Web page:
T.J. Oshie: Good Mooring USA!

Photo Credit: USA Today Sports 

With the weight of the hockey world on his shoulders, St Louis Blue, TJ Oshie scored the game-winning shootout goal for team USA in a massively important victory against host team Russia, earning a 3-2 win Saturday in Sochi.

Not only did Oshie score the GW clincher in the 8th round of the shootout, but he buried four of his six shoot out attempts against Russian net minder, Sergei Bobrovsky, leading up to the final five-hole stinger.

The reason Oshie was able to shoot six times during the 8-round shootout is the same reason team USA found themselves competing in the extra time in the first place: international ice hockey rules.

When the Russian defenseman Fedor Tyutin, and the largest land mass on earth, thought they had a 3-2 lead late in the 3rd period, a seemingly minor rule difference between North American and international hockey proved to be colossal.

Tyutin fired a shot from 55 feet away, and found the back cross-bar behind Quick. But what no one else in Sochi realized, except for USA goalie Jonathan Quick, was that the net was actually dislodged, and off its moorings.

After the puck went in the net, and the bottles of Stolichnaya started poppin, Quick instantly protested the legitimacy of the goal to the referees. They went to video review and found evidence confirming that the net was dislodged, meaning the play should have been whistled dead. Thus, no goal for Russia.

Overtime ensued, and after the scoreless five-minute period ended, the shootout begun.

Oshie channeled the soul of Mike Eruzione and the mind of Bobby Fisher as he patiently glided in on each attempt with a quizzical slyness, and seemed to play mind games with Bobrovsky. If I can quote Gordon Bombay (Emilio Estevez’s role in Mighty Ducks), “Make him make the first move Charlie.” Bombay’s lesson to Charlie Conway is the same one as Oshie showed us this morning- be patient.

It is a virtue in any aspect, but the patience TJ showed in each attempt was a thing to be marveled. He entered the zone in the same curling pattern, but would change up his approach on each shot. Bobvorsky’s, like most big goalies, weakness was his five hole, which every great goal scorer knows will open up if the net minder is anticipating to move from side to side, and Oshie made him pay for his anticipatory actions.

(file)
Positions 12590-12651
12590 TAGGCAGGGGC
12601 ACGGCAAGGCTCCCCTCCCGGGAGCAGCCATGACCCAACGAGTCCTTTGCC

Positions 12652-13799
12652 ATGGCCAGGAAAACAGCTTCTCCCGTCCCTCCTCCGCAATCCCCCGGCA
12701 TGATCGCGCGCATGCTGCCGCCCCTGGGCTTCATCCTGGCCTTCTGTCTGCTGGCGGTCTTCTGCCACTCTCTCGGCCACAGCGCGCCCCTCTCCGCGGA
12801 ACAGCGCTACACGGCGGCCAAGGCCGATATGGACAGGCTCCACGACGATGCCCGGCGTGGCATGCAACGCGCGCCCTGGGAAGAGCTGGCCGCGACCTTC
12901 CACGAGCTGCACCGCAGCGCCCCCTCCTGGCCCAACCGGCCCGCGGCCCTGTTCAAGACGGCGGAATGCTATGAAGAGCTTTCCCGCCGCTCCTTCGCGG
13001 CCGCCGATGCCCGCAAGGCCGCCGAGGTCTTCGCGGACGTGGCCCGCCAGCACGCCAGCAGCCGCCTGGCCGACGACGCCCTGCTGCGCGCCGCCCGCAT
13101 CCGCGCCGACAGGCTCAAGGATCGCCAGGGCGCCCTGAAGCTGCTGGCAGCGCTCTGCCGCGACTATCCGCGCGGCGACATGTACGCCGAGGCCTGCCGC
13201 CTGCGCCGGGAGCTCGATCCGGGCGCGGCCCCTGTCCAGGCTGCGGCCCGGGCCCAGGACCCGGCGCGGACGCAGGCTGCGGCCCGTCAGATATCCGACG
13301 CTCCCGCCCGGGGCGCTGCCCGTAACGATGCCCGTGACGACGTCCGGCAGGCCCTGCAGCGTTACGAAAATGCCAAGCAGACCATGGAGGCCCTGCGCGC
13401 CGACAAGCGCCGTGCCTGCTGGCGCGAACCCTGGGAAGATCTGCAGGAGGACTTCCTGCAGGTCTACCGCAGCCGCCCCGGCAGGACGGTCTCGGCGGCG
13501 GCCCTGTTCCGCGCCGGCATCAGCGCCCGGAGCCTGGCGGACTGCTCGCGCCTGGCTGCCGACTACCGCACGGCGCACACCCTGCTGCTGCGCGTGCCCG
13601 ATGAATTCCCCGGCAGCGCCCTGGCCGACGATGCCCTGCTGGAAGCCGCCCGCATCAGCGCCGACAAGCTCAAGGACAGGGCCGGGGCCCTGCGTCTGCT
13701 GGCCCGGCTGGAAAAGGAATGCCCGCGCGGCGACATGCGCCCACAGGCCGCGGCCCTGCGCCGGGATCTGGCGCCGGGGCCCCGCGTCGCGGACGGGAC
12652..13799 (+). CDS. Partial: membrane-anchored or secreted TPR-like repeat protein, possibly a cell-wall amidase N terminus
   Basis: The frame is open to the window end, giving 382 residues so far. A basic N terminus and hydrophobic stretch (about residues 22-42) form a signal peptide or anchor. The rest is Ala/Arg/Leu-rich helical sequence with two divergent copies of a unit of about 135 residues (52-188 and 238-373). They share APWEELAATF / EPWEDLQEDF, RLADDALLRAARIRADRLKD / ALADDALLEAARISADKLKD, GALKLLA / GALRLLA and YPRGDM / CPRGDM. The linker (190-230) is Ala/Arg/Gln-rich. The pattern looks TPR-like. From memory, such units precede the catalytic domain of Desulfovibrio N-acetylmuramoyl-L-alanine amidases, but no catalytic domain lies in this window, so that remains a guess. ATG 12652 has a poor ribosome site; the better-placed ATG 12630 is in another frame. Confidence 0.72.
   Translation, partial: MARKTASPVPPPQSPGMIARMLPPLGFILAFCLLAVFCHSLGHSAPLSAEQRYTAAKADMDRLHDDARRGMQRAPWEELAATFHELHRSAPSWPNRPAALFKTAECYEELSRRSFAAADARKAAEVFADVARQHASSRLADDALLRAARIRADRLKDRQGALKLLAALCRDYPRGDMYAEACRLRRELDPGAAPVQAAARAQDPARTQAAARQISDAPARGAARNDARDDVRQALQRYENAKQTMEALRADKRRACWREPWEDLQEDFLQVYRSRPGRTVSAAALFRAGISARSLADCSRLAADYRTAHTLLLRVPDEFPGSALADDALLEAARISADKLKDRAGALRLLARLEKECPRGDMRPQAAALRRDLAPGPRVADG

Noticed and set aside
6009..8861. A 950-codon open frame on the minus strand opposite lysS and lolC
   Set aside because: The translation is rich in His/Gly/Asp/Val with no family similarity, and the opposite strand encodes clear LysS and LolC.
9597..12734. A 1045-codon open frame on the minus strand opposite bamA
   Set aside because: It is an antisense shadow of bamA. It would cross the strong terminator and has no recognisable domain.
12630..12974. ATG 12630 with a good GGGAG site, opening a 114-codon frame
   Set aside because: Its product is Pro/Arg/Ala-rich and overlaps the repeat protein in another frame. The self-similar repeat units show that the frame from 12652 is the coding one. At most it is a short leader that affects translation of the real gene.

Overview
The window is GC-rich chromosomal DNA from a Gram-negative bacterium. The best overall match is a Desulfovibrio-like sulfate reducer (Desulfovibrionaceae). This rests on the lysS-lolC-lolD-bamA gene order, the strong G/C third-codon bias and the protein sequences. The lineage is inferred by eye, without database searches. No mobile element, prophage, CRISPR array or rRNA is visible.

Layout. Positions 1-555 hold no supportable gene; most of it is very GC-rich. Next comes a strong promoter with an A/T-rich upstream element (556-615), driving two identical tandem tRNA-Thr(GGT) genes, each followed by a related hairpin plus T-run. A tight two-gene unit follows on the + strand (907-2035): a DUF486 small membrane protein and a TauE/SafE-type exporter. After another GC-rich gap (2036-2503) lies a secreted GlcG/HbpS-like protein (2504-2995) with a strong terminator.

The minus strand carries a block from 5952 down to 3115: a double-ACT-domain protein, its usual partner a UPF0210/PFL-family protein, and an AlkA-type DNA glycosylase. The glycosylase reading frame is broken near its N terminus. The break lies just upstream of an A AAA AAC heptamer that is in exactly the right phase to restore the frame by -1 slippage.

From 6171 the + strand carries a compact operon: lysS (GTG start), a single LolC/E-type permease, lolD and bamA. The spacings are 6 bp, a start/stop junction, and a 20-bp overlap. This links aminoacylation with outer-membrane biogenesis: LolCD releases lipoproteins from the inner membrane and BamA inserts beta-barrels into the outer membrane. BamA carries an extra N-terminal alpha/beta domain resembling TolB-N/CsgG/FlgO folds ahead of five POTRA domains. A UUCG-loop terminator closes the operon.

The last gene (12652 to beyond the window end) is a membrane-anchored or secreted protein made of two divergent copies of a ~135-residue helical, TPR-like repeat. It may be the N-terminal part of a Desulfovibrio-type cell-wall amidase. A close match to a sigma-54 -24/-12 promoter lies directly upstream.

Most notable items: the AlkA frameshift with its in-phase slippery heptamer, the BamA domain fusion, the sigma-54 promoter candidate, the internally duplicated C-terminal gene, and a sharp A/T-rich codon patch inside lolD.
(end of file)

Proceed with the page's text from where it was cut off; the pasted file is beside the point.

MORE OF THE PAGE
Oshie had an American partner in crime, as team USA goalie Quick, faced repeated attacks from Russians Pavel Datsyuk and, former NHLer, Ilya Kovalchuk in the seemingly never-ending shootout. Quick prevailed and showed his clutch ability by shutting down the Ruski duo, and reinforced the fact that he is the best money goaltender in the world.

This was a game that will be talked about well beyond Oshie’s years wearing the Blue Note; one of those memories where you’ll recall exactly where you were when you saw Oshie score in the 8th round. It was also a game that a team (and nation) can rally around and build  instant chemistry and momentum heading into the critical stage of the Olympic tournament.

As a St Louisan, there have been few better Saturdays in recent memory to celebrate the accomplishments of your hockey team. Without four incredible late goals by Oshie, the physical presence and intensity of forward David Backes, or the flawless play on the backend (and power play) of Kevin Shattenkirk, team USA would have been in a major hole against Russia.

But if you’re an avid St Louis Blues fan, this morning, while internationally significant, seemed like just another day watching these three hockey players. Backes, every day,  leads by example and has an outta-this-world compete level, while throwing his weight around in a fashion that resembles his American power-forward fore fathers, like Keith Tkachuk, John LeClair, Tony Amonte and Bill Guerin.

And former collegiate National Champion, Boston University stand out, Kevin Shattenkirk, proved that he is a top ten defenseman in the NHL. The ability to shut down guys like Malkin and Ovechkin  around the net, and then lead an American power play at the other end late in the 3rd period of a 2-2 game, shows his versatility and composure, earning him the tag of a top-tier blue liner.

But the main headline for USA vs Russia 2014 was TJ Oshie and his sick skill. But again, for Blues fans, this is business as usual, as we’ve all seen Oshie use his Kovalev-like hands to his advantage against net minders in one-on-one situations. Even dual teammate David Backes corroborated the sense of ordinary felt by Blues fans abroad, to USA Today Sports after the game:

It kind of makes me chuckle when I see it… His hockey sense is off the charts and he makes plays. Today, he got to do it in front of a lot of spectators here and back home.

While Oshie’s play today was anything but ordinary by human standards, it is a harbinger of things to come, and is just the first act in Oshie’s one man show; not only for team USA, but once the real season gets back underway in St Louis.

And as a result of the last few years living in Boston, I’ve unfortunately been exposed to the culture of Red Sox nation, but today I can steal a phrase earned by one of their legends and clutch performers to sum up the game…

It was just Oshie being Oshie.

A note to Blues and Team USA hockey fans- There is no rest for the weary, Oshie, Backes and the boys are back at it tomorrow morning, Sunday, against Anze Kopitar and Slovenia, at 7:30 am est. Kegs n’ Eggs!

Topics: St. Louis Blues, TJ Oshie, USA Olympics

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